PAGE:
From the CN Tower and Art Gallery of Ontario, to High Park, Ripley’s Aquarium and the St. Lawrence Market, Toronto is filled with popular sites and attractions that are well-known to visitors and locals alike. But there are also quite a few lesser-known, strange, and interesting places to visit that you might not have thought about. Some are hidden, while others are just not as well known as the bigger attractions you can find in the city. If you’re looking for something a bit different to do, here are seven unusual things to see in Toronto.
Toronto’s Half House
There is a house in Toronto, located at 54½ St. Patrick St., that happens to be missing its other half. The average person strolls right by without noticing (it’s easy to miss), but take time to look and you’ll likely end up doing a double-take. But your eyes aren’t deceiving you – it really is half a house. The strange residence is well over 100 years old and was dethatched from its neighbour in the 1970s when the owners refused to sell.
Biblio-Mat at Monkey’s Paw Bookstore
The Monkey’s Paw has always been a unique place to visit. The antiquarian bookshop, located at Bloor and Lansdowne, stocks a vast collection of weird and wonderful books that you won’t find anywhere else. This is a store where it's easy to lose all track of time as you peruse the strange yet intriguing tomes. You won’t find bestsellers here, but you might, as the store’s website suggests, find something you never knew you needed. The best (and most unusual) aspect, however, is the store’s Biblo-Mat, a coin-operated vending machine that dispenses randomly-selected old books. It’s the world’s first device of its kind and worth visiting the shop for.
Village of Yorkville Park is a pretty, well-used urban park in Yorkville with several unique features, but the most unique has to be the rock. It’s a favorite meeting spot among area shoppers, but it has quite a unique history. This is not just any rock–it’s a really old rock. How old? Oh, about one billion years old. And it’s massive. The rock weighs a whopping 650 tons and was removed in pieces from the Canadian Shield. After being transported to its current home it was reassembled.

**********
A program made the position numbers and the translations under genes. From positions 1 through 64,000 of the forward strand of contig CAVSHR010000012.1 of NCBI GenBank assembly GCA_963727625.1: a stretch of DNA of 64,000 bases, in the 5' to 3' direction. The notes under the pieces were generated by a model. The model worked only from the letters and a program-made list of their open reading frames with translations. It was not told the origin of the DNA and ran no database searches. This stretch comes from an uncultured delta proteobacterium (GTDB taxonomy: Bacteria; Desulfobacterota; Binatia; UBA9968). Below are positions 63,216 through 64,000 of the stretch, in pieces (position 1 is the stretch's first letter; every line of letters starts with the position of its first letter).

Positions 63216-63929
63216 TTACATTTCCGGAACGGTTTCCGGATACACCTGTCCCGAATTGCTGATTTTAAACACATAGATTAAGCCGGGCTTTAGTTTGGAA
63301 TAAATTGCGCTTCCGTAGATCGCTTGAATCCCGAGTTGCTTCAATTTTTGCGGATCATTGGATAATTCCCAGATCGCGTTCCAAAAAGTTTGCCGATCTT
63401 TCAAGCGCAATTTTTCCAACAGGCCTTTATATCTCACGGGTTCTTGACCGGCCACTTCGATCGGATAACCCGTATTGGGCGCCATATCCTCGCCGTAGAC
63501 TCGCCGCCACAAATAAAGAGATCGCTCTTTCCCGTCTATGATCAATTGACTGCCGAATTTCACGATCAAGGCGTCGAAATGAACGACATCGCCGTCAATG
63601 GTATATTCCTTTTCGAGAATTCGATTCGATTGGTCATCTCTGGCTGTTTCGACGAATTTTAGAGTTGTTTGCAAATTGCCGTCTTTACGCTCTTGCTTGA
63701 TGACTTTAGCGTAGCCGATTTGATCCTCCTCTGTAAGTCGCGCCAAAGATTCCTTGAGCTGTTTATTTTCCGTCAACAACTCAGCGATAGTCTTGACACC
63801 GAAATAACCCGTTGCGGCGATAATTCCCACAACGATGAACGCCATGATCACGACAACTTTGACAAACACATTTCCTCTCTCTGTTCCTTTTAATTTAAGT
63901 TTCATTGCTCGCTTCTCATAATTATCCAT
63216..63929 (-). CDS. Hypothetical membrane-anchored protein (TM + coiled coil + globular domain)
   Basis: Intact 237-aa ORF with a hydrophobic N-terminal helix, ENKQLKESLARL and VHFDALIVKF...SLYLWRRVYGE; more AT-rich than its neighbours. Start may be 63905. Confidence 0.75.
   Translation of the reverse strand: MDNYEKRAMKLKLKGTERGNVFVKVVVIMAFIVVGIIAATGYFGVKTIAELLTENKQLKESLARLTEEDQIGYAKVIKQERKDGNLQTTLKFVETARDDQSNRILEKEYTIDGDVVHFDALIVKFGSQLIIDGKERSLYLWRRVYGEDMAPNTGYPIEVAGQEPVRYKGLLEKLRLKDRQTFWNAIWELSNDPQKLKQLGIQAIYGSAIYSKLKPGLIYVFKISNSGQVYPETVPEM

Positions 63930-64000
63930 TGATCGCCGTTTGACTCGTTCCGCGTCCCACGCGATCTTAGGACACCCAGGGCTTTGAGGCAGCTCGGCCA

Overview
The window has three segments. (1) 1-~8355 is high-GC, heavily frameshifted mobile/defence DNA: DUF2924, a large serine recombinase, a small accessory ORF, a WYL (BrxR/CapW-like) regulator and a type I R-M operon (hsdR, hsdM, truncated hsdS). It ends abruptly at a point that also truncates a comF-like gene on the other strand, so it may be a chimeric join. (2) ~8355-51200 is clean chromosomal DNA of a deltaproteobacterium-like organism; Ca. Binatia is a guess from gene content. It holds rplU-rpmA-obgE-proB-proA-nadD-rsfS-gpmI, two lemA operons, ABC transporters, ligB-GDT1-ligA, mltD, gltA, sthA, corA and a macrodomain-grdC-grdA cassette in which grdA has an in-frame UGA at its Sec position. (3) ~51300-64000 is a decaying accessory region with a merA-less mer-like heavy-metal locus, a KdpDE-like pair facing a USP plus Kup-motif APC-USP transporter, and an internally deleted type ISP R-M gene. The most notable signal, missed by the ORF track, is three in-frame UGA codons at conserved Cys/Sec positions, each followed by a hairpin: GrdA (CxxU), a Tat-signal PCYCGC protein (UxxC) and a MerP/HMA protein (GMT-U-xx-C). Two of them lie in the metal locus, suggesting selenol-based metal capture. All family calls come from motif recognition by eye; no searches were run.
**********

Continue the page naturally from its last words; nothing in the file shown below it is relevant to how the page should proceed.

Toronto Public Labrynth
Tucked away in Trinity Square Park, behind the Toronto Eaton Centre is where you’ll find the Toronto Public Labyrinth, something not everyone in the city is aware exists. Surrounded by trees, the labyrinth makes for a peaceful escape from the hectic pace of downtown. The park is always open and lit in the evenings so you can visit at any time for a relaxing, meditative stroll through the labyrinth.
Gibraltar Point Lighthouse
Completed in 1808, Gibraltar Point Lighthouse is the is the oldest landmark in Toronto and one of the earliest lighthouses on the Great Lakes. That alone is enough to make it an interesting Toronto attraction, but the lighthouse also has a spooky past. John Paul Rademuller, the first keeper, died under mysterious circumstances and ever since there have been reports of ghostly apparitions, strange sounds and other unexplained occurrences on the grounds.
Like the Gibraltar Point Lighthouse, this spot is a bit on the spooky side. But the site is a very important one. The park acts as a memorial marking the spot where 38,000 Irish immigrants arrived in Toronto during the famine of 1847. The Toronto Waterfront memorial features five bronze statues that represent the arriving Irish. The park is open from 8 a.m. to 11 p.m. daily and located off Bathurst St. and Queens Quay at the foot of the boardwalk on the waterfront.
Thomas Fisher Rare Book Library
Not all libraries are created equal and the Thomas Fisher Rare Book Library at the University of Toronto is no exception. As the name would suggest, this particular collection of books doesn’t represent what you’d normally find in your average stack of publications. The library, the largest rare book library in Canada, houses upwards of 700,000 volumes and 3,000 meters of manuscripts – that’s a lot of rare books. Among the reams of fascinating books you can expect to find things like a first edition of Anne of Green Gables, the literary papers of Margaret Atwood and Leonard Cohen and the only Canadian copy of Shakespeare’s first folio.